First released to on the PC market, Skobbejak Games brings Tyd wag vir Niemand to the console market now. When I saw the trailer I couldn’t shake the feeling that I saw something like this before, until later that day I was browsing through my Netflix list, and noticed the movie Inception. And things just clicked. The abstract level design brings back the memory of when they were rebuilding and remodeling the city landscape. As far as the story goes? It starts you off making you descend into a pyramid where they have lost contact with the people inside. Once entered. You find a wireless contraption, basically a VR headset. When placed upon your head things quickly go awry and your only conclusion is to go into whatever is in front of you. So grab your nearest toto, because you won’t be in Kansas anymore! Let’s explore Tyd wag vir Niemand.
- Music: Oh sweet baby Jesus. The music that was created to accompany this game ‘s puzzles is just AMAZING. From the nice electronic beats all the way to the relaxing and cosmos like tones. I don’t know who the audio guy was? But give this man a medal for choosing the absolute perfect tracks! I had not one puzzle that I thought, hmm… This music does not suit what is being portrayed here. Everything just clicks! Claps
- Checkpoints: I was really grateful that these were implemented. Because you will need them. A LOT. The checkpoint system is very subtle as well. You’ll have to pass through a soft white light to activate the checkpoint. Die right in front of it and it’s back to the start, OR your previous checkpoint.
- Time Mechanic: Time waits for no one, but you can slow down time. This is done by using your right trigger. You’ll be using the slow down a lot throughout your run-through. It’s a fun part of these puzzles that add to the complexity of these annoying puzzles. What makes it even more nerve-wracking is the fact that you are on a clock. You’ll hear time creeping back up and you’d do best to hurry your butt over onto some safe ground because as said before. Time waits for no one, and when your time’s up? Everything gets back to its original speed and will result in a restart (with the much needed cursing as well, obviously).
- Complex!: You’ll notice fairly quickly that a lot of these puzzles have a weird sort of depth to them. They aren’t meant to be run through like a maniac. Sure you could try, but then you’d be resetting a lot, as well as miss out on what is by far one of the best parts of Tyd wag vir Niemand. And that’s the complex nature of the puzzles. All have their own unique vibe. One puzzle can have you running through frantic marbles so you can restoring a sunflower, while the other will have you scurry along slim poles to get to the end. As an additional bonus, NONE of them have a clear indication as to what’s going to happen. And that is one part good, and one part bad.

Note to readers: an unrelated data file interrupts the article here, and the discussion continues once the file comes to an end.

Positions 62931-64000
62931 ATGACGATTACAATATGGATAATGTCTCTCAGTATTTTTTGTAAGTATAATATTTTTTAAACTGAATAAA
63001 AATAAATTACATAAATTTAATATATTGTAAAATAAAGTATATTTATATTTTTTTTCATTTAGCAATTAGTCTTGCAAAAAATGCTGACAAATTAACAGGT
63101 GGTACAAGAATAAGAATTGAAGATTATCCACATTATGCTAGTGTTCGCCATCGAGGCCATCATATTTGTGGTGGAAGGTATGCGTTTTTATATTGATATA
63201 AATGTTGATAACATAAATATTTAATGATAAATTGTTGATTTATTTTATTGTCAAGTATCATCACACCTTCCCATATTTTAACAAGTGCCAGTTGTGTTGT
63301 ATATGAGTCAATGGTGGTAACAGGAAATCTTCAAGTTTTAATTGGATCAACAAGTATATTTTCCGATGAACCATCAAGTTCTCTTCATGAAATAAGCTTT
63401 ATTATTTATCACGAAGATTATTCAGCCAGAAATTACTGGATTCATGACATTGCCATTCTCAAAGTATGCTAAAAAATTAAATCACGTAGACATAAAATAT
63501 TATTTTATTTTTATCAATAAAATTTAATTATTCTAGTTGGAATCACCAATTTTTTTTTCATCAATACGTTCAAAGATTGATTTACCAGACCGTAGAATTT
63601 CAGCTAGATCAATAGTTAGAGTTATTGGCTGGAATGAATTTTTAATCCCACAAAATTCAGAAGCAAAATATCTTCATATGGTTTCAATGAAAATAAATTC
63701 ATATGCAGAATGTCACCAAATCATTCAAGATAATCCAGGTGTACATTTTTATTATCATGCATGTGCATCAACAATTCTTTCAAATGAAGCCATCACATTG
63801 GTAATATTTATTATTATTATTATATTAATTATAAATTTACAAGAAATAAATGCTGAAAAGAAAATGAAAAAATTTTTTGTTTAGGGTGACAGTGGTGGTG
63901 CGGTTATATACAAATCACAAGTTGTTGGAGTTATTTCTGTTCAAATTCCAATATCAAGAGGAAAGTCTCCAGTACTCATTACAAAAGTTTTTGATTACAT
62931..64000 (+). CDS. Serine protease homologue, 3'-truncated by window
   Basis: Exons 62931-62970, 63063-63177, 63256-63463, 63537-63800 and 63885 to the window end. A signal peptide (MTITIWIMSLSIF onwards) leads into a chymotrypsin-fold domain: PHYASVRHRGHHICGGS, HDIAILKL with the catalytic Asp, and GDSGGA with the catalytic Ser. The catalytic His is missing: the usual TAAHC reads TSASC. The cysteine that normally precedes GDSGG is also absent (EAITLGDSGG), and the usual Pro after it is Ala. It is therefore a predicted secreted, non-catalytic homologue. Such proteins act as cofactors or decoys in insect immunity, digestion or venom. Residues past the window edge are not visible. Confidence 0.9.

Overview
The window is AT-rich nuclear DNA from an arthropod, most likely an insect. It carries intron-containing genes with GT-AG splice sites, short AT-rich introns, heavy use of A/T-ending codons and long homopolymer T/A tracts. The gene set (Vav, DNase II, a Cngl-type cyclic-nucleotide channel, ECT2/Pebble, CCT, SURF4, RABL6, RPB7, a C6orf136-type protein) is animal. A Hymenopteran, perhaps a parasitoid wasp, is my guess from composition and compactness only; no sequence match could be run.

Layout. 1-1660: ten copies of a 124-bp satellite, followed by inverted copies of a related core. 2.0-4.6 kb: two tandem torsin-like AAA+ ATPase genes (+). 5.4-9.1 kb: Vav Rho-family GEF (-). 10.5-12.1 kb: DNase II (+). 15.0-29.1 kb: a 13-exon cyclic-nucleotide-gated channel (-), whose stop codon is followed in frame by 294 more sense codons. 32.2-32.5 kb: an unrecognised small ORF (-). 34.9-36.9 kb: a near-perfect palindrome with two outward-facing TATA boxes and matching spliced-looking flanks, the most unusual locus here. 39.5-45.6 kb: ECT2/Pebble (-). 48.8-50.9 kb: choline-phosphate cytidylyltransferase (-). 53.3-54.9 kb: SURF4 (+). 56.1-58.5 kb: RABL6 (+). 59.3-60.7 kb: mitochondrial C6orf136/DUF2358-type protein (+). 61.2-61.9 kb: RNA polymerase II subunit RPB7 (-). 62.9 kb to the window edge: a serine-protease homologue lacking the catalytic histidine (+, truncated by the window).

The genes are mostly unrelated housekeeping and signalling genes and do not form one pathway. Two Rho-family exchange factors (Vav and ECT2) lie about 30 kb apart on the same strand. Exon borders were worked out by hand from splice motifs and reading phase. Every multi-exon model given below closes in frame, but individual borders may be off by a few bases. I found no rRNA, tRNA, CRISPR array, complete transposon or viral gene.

- Complex…: Yeaaah… There are a few puzzles that just take the cake when you’re talking about overly complex material. For instance, there is a puzzle where you got to get a flying airship towards the end of the puzzle. Sure no problem, but the thing is that little ship goes so far out of view, that it’s hard to keep track of. Resulting in many-a restarts because it just crashed into something that isn’t in view! Eventually, you’ll get the feel for it, but the fact that the puzzles are intentionally built this way feels like it was meant to be artificially lengthened.
- Movement: One of the most frustrating things you’ll come to find is the floaty movement. Ofcourse, you won’t notice it when you’re walking on regular land. But the moment that you’ve got to get over the thin beams, or the moving parts? You’ll notice that getting stuck on invisible particles, or falling off of them will be a regular happening. It doesn’t matter how well you guide your person over it, it just… happens. The amount of times that I looked questionable at my controller, damning the thing to the depths of hell is unimaginable…
★ Score: 72%
Though not perfect, Tyd wag vir Niemand does a good job at bringing to us its puzzle platformer. Though abstract and not your everyday puzzle platformer, you’ll come to enjoy the psychedelic soundtrack and its crazy layouts, eventually. Though not the lengthiest game out there, there’s still enough in here to keep you busy for a few hours!
Developer: Skobbejak Games Publisher: Skobbejak Games
Played on: Xbox One X Also available on: PC now. PS4 and Switch will follow later.
Achievement difficulty for 1000 Gamerscore: 10 Hours of pure torture.
Perfect for: Puzzle maniacs, people who want to try something different
Xbox Game Store link: Click here